Beautiful shots, Greg. So nice to see some alpine scenery — you don't see that much in an Australian hiking context. As always, I loved the dry realism of the place/landmark names as well.
I can admire people who move really fast and chew up the distance. Twenty years ago, I reckon I would have done the same, but these days I feel like hanging around a bit more and absorbing the landscape. Three hours is almost a jog. Good luck to them!
Thanks Goat. I'm pretty slack, I really should get up to the alpine areas a bit more. A combination of the wrong car and too far to drive after work on a Friday are my usual excuses 🙂
I'm no racehorse. Small day pack. If you can't pause to take in the views from Spec, it's just an adventure race with blinkers to the next campsite/waterhole. With no prize at the end. I spent an hour having lunch under the tree at Spec, and that wasn't enough. HG must be programmed to be hot and clammy.
Mate, you sound exactly like the bloke I need to walk with! I definitely like the thought of ignoring the 'speed over distance' thinking and just enjoy being out there. To each their own, but I'm certainly not wanting to be a walker like my companions on this particular trip. It was all go, but not a lot of contemplation. At the end mentally, it just felt like I'd missed something?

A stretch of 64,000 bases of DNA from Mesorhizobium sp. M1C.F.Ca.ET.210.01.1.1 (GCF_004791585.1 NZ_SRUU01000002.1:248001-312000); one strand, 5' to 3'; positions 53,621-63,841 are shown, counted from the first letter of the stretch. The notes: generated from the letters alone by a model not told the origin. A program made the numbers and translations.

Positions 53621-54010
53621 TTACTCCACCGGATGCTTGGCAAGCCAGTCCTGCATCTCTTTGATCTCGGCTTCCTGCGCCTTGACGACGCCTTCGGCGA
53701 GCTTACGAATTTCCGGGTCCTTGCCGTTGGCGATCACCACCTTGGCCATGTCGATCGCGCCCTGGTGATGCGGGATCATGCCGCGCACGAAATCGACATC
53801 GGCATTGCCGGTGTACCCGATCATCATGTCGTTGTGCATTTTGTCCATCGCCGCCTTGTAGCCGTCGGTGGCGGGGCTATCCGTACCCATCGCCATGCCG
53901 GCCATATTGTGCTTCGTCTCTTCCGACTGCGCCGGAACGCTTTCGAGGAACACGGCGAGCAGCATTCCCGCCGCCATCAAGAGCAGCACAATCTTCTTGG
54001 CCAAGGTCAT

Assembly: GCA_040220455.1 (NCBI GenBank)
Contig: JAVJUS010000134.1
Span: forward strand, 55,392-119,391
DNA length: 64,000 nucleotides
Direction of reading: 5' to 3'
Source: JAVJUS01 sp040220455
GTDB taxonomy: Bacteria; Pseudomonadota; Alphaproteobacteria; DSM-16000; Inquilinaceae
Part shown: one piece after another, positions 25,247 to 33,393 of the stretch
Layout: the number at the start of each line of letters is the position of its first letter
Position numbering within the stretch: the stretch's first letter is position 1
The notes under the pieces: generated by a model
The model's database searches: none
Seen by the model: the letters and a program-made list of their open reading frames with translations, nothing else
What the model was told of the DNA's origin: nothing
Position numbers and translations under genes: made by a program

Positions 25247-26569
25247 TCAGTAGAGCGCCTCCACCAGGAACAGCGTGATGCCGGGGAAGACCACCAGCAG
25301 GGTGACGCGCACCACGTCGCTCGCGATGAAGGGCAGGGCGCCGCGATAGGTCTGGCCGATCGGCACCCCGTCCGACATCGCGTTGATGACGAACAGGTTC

Oh yeah, give me a ridge top with a breeze any day!
Did the same walk but in reverse as a group of 10, 15 year old girls in mid November. What a killer!!!!!
In reverse? I've wondered what that would be like and it's given me some ideas about redoing it with a whole new look to the walk. At least there wouldn't be the bizarre climb up from the Wonnangatta on the last day! Mm…
Oh yeah, I found this day pretty hard and the heat wasn't helping! I think my walking cut-off will kicking in within a few months due to hot weather 😉
Loved reading this, makes me want to hike it. It’s going on the list 🙂 who doesn’t stop to take in a view?? …you need better hiking companions for sure lol
It’s a great walk! Just need to go with people who interested in the surroundings, rather than doing it just for the physical challenge 🙂